As 1921 faded into 1922, two momentous historic forces shaped the country’s revelry: the end of the “Great War” (not yet called World War I) and the enforcement of Prohibition. The war’s effects were still being felt in Cincinnati. Many of our local doughboys were still on duty in Europe, wartime rationing was just starting to ease, and news of peace negotiations dominated the front pages of all the local newspapers.
On New Year’s Eve, however—despite several celebrations adopting a “Peace” theme—Prohibition dominated the discussion. It was still legal, according to federal law, to own and consume alcohol; only the manufacture, transport, and sale was outlawed. As a consequence, many imbibers celebrated New Year’s at home, often in their cellars to avoid prying eyes. Those who ventured out to party discovered various options for alcoholic availability, according to The Cincinnati Commercial Tribune [January 1, 1922]:
“The celebration last night took three distinct levels of revelry. At the hotels in town the celebration was noisy, but reasonably dry. In the road houses, near the city, whisky was in evidence, but the quieter element intermingled. In the country roadhouses, whisky flowed freely and revelry reached its highest pitch.”
At the downtown hotels, particularly The Sinton and The Gibson with 1,000 celebrants apiece, the entrances were guarded by cops and management placed cards at each table reminding customers that it was illegal to bring booze into the establishment.
“Whisky, beer and wines were in evidence as much last night as at any time since the prohibition amendment was passed. It was carried for the most part, however, by the revelers, as, with announcements from prohibition agents of the fact that they would keep a close watch, all places selling liquor closed up.”
The most exclusive, most lavish and, ultimately, most scandalous party of New Year’s Eve 1921 decorated Price Hill when George Remus, king of the bootleggers, dedicated the new indoor swimming pool at his mansion on West Eighth Street at Hermosa. The 100 guests, individually curated by Mrs. Remus to ingratiate herself with the cream of society, sipped champagne and whiskey while lovely young women dressed entirely in white served gourmet dinners and an orchestra serenaded. Professional divers exhibited their skills in the new pool, then gave way to speechifiers mounting the diving board as if it were a rostrum. The host himself, who had established a reputation as a competitive swimmer in Chicago, announced plans to get in shape for a 100-mile Ohio River swim from Cincinnati to Madison, Indiana.
Rumors of Remus’s extravagance echo through the ages. As party favors, he lavished $25,000 worth of diamond earrings on the ladies and diamond stick pins on the gents. If you listen to the legends, each woman took home a diamond necklace—or was it a brand-new Packard?—and the men scored luxurious jeweled watches. There are some reports that Remus jumped fully clothed into the new pool, but it seems out of character for that teetotaler. Although he sold it by the case, he abstained from alcohol. He never smoked in his life. More credible is the version in which, while his guests imbibed, Remus himself retreated to his library.
Remus told The Cincinnati Enquirer that he would present swimming and diving exhibitions at his pool and planned to eventually turn his estate, including the pool, into a public park. It was not to be. A couple of years after the fabled New Year’s Eve party, Remus was convicted of violating the liquor laws and was shuttled off to a federal penitentiary. His wife and her lover ransacked Remus’s multi-million empire, sold everything, hid the proceeds and tossed him $100 for his troubles. Bankrupt on his release from prison, Remus chased down his wife, who had filed for divorce, and shot her dead in Eden Park. His mansion crumbled before the wrecking ball in 1934, and the swimming pool was bulldozed in 1940 to make way for Delehanty Court, named for Alice Delehanty, a Newport pharmacist who bought the properties while Remus was engulfed in legal troubles.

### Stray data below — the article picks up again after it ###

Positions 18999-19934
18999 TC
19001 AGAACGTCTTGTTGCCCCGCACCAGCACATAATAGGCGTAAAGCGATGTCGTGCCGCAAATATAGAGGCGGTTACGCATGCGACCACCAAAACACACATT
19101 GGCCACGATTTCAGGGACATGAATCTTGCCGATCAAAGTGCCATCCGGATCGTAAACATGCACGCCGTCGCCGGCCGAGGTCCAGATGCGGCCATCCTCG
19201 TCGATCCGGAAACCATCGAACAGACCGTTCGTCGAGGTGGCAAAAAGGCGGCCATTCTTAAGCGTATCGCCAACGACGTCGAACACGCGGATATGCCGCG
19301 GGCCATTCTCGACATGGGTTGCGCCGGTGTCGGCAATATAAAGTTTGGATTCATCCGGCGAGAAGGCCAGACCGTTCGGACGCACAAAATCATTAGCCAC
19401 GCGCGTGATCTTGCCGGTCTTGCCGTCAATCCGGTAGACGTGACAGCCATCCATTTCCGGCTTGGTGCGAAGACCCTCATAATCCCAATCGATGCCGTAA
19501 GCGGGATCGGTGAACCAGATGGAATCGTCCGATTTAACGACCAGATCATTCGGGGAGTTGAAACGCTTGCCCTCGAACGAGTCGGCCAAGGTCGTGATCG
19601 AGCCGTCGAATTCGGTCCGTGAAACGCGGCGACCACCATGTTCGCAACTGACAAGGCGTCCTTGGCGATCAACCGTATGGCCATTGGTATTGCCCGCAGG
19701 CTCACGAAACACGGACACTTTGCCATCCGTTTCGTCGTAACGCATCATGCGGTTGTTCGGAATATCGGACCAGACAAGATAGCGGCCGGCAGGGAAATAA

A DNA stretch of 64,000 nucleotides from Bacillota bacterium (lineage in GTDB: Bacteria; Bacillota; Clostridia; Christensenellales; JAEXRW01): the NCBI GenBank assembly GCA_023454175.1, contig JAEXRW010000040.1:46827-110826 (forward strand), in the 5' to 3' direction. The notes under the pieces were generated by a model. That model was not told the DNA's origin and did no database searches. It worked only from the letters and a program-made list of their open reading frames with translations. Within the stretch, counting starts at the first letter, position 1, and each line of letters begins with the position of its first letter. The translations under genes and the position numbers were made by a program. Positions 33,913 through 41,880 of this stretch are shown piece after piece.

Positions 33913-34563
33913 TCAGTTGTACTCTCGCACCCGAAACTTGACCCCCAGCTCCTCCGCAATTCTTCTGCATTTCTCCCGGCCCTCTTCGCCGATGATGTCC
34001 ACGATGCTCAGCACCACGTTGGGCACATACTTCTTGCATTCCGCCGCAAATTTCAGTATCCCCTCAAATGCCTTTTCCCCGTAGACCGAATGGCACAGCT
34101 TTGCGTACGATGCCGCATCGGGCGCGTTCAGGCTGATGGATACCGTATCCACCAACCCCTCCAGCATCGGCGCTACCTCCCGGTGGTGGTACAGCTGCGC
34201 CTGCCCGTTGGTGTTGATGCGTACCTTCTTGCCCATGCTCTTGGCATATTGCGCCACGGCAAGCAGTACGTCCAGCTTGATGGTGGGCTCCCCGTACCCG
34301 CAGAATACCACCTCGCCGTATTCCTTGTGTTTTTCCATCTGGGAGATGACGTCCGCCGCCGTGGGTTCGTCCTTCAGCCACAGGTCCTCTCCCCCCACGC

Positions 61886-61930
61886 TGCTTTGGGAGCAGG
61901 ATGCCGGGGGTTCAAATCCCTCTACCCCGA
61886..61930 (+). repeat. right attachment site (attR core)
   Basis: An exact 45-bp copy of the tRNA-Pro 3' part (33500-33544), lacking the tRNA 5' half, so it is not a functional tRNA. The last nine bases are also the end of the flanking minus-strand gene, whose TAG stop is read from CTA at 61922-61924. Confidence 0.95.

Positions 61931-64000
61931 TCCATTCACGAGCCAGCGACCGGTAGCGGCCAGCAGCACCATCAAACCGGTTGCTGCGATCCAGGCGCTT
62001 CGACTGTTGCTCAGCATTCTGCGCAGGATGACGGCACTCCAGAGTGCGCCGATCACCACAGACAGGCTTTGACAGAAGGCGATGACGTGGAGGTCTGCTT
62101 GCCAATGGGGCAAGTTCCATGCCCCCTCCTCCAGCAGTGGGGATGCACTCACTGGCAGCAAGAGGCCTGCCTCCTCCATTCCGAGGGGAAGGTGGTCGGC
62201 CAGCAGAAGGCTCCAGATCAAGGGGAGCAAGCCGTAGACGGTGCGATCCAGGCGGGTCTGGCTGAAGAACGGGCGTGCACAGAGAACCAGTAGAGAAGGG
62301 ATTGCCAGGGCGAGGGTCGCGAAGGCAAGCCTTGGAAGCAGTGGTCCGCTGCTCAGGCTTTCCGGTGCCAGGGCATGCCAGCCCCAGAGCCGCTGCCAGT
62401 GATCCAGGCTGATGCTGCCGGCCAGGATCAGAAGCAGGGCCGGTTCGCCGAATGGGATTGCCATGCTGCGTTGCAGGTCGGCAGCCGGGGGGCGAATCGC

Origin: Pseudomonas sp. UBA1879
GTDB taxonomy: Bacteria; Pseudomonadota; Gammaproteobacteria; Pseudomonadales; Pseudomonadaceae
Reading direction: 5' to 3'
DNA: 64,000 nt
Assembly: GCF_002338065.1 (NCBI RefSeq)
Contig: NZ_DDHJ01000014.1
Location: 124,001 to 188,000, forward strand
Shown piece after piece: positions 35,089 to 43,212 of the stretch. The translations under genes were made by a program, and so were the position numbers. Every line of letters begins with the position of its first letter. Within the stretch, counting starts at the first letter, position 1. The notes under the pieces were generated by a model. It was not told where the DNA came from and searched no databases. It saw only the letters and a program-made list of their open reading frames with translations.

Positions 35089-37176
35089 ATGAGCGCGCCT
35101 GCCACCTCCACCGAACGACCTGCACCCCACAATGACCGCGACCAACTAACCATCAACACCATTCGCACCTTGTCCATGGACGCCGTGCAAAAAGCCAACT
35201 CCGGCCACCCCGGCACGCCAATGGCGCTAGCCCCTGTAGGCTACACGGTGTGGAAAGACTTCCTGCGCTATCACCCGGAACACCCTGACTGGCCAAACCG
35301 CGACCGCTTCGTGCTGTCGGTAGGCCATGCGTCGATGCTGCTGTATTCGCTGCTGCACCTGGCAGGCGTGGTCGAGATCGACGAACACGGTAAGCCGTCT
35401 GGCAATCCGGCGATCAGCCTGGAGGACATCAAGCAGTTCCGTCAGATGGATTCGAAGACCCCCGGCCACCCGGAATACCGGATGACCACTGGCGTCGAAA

For good reasons, Cincinnati was glad to see the old year of 1921 slip away. Statistics for that year were fairly grim. For example, in Hamilton County, 106 people died in automobile accidents in 1921, compared to 44 in 2020. The Cincinnati Board of Health celebrated the lowest death rate ever recorded (14.1 deaths per 1,000 residents) and applauded public health measures adopted in the wake of the 1918 influenza pandemic. Today, we would be appalled at such a high death rate. Even with an aging population, Cincinnati’s death rate in 2020 was almost half that, at around 8 per 1,000 residents.
On the other hand, there were only 733 automobiles stolen from Cincinnati owners in 1921, compared to 1,526 in 2020. So many people got married in 1921 that the Probate Court announced a reduction in cost for marriage licenses, effective in 1922. The Court issued 4,132 licenses for $1 in 1921, creating a budget surplus. With the new year, licenses would cost only 80 cents.
The Cincinnati Post [December 31, 1921] carried a prediction by psychic Hereward Carrington that would prove prophetic a century hence:
“We’re so used to the miracle of the telephone that we rarely stop to think what a wonderful invention it is. … We know we can talk across hundreds of miles of space instantaneously by means of the telephone and carry on a conversation with those at a distance. Now how much more wonderful would it be to do the same thing without any wire at all! … It is only a matter of time before wireless telephones will be so perfect and so plentiful that we shall be able to talk to anyone on our earth by means of them.”
All of that has come to pass. We are still waiting upon the prediction outlined by Carrington in the very next sentence: “And – who knows? – we may be able to talk to beings on another planet as well.”